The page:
A shortage of Marmite, arguments over exporting jam and angry Belgians. And that’s just this month.  As the Canadian trade deal stalls, and the government decides which cottage industry its will pick next as saviour for the nation, the British people are still no clearer getting an answer to what Brexit actually means. And they are also no clearer as to how they can have a say in how that question is answered.

To date there have been three stages to Brexit. The first was ideological: an ever-rising euroscepticism, rooted in a feeling that the costs the compromises working with others require were not comparable to the benefits. It oozed out, almost unnoticed, from its dormant home deep in the Labour left and the Tory right, stoked by Ukip to devastating effect.

The second stage was the campaign of that referendum itself: a focus on immigration over-riding a wider debate about free trade, and underpinned by the tempting and vague claim that, in an unstable, unfair world, control could be taken back. With any deal dependent on the agreement of twenty eight other countries, it has already proved a hollow victory.

For the last few months, these consequences of these two stages have dominated discussion, generating heat, but not light about what happens next. Neither has anything helped to bring back together those who feel their lives are increasingly at the mercy of a political and economic elite and those who fear Britain is retreating from being a world leader to a back water.

Little wonder the analogy most commonly and easily reached for by commentators has been that of a divorce. They speculate our coming separation from our EU partners is going to be messy, combative and rancorous. Trash talk from some - including those in charge of negotiating -  further feeds this perception. That’s why it is time for all sides to push onto Brexit part three: the practical stage. How and when is it actually going to happen?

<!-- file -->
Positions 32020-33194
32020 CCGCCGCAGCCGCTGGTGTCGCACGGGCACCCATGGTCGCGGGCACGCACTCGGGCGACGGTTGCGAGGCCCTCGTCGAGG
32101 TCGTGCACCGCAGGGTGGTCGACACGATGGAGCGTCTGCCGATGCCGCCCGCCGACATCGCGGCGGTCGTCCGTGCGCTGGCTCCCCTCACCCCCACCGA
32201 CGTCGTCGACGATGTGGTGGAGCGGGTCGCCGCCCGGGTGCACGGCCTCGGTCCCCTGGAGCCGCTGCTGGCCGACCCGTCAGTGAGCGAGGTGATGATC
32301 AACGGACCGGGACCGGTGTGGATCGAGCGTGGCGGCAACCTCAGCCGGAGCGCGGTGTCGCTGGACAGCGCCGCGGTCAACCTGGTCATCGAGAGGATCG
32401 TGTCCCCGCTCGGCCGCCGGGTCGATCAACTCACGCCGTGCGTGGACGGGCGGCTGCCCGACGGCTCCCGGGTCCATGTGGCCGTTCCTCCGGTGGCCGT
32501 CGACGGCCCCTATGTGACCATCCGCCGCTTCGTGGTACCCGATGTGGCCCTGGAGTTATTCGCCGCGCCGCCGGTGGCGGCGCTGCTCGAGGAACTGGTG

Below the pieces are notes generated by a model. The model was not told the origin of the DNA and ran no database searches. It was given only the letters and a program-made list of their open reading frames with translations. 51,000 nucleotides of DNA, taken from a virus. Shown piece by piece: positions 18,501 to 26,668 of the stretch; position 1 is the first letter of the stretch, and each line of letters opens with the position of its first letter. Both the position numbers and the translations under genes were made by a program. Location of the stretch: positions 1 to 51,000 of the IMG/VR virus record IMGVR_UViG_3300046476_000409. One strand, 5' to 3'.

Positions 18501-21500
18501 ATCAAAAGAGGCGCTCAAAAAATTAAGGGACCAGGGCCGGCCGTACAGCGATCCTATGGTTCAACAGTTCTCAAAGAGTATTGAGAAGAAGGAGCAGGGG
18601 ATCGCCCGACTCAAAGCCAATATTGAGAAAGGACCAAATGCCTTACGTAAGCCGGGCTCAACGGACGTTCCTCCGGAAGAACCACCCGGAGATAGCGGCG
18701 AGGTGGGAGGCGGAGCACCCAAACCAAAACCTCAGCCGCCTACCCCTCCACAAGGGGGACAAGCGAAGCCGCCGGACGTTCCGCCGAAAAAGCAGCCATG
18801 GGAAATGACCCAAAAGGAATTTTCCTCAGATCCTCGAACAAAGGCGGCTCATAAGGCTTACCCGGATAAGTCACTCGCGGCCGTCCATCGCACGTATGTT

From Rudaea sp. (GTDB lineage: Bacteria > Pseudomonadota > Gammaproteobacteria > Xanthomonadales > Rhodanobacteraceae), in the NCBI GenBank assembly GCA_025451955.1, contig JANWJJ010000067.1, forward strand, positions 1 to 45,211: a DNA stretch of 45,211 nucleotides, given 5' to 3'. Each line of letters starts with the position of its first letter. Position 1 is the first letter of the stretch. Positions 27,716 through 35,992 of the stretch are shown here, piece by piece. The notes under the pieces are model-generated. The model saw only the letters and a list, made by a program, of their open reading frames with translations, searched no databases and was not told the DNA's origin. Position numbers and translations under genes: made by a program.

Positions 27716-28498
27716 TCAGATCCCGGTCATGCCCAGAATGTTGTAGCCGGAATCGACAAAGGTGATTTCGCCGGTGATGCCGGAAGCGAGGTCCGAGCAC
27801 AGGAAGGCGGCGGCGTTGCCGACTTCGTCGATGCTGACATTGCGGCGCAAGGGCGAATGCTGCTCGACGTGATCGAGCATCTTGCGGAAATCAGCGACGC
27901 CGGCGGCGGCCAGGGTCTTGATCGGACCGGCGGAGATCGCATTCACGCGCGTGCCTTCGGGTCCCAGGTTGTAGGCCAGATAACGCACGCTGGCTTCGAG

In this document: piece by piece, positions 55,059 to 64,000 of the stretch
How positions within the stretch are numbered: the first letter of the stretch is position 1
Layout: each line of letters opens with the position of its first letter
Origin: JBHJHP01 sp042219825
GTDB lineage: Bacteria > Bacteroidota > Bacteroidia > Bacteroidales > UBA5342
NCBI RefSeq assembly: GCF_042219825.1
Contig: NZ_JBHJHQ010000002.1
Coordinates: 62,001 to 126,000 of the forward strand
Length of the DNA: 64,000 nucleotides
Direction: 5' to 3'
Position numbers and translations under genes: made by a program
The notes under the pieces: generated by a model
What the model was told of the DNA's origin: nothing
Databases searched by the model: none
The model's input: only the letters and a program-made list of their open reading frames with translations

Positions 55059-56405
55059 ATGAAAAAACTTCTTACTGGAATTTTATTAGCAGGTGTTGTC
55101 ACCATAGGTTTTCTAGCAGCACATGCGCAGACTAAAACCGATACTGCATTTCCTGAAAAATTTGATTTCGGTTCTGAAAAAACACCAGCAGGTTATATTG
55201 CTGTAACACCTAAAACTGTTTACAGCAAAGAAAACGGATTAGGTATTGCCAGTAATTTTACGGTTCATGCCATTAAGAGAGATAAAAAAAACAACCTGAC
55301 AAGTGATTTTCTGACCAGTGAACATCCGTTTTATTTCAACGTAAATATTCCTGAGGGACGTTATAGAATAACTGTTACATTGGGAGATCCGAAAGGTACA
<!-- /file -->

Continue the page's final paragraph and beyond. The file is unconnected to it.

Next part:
A more constructive framework to use than marriage is one of a changing business, rather than a changing relationship. Whatever the solid economic benefits of EU membership, the British people decided the social and democratic costs had become too great. So now we must adapt.

Brexit should be as much about innovating in what we make and create as it is about seeking to renew our trading deals with the world. New products must be sought alongside new markets. This doesn’t have to mean cutting corners or cutting jobs, but it does mean being prepared to learn new skills and invest in helping those in industries that are struggling to make this leap to move on. The UK has an incredible and varied set of services and products to offer the world, but will need to focus on what we do well and uniquely here to thrive. This is easier said than done, but can also offer hope. Specialising and skilling up also means we can resist those who want us to jettison hard-won environmental and social protections as an alternative. 

Most accept such a transition will take time. But what is contested is that it will require openness. However, handing the public a done deal - however well mediated - will do little to address the division within our country. Ensuring the best deal in a way that can garner the public support it needs to work requires strong feedback channels. That is why transparency about the government's plans for Brexit is so important. Of course, a balance needs to be struck with the need to protect negotiating positions, but scrutiny by parliament- and by extension the public- will be vital. With so many differing factors at stake and choices to be made, MPs have to be able and willing to bring their constituents into the discussion not just about what Brexit actually entails, but also what kind of country Britain will be during and after the result - and their role in making it happen. 

Those who want to claim the engagement of parliament and the public undermines the referendum result are still in stages one and two of this debate, looking for someone to blame for past injustices, not building a better future for all. Our Marmite may be safe for the moment, but Brexit can’t remain a love it or hate it phenomenon. It’s time for everyone to get practical.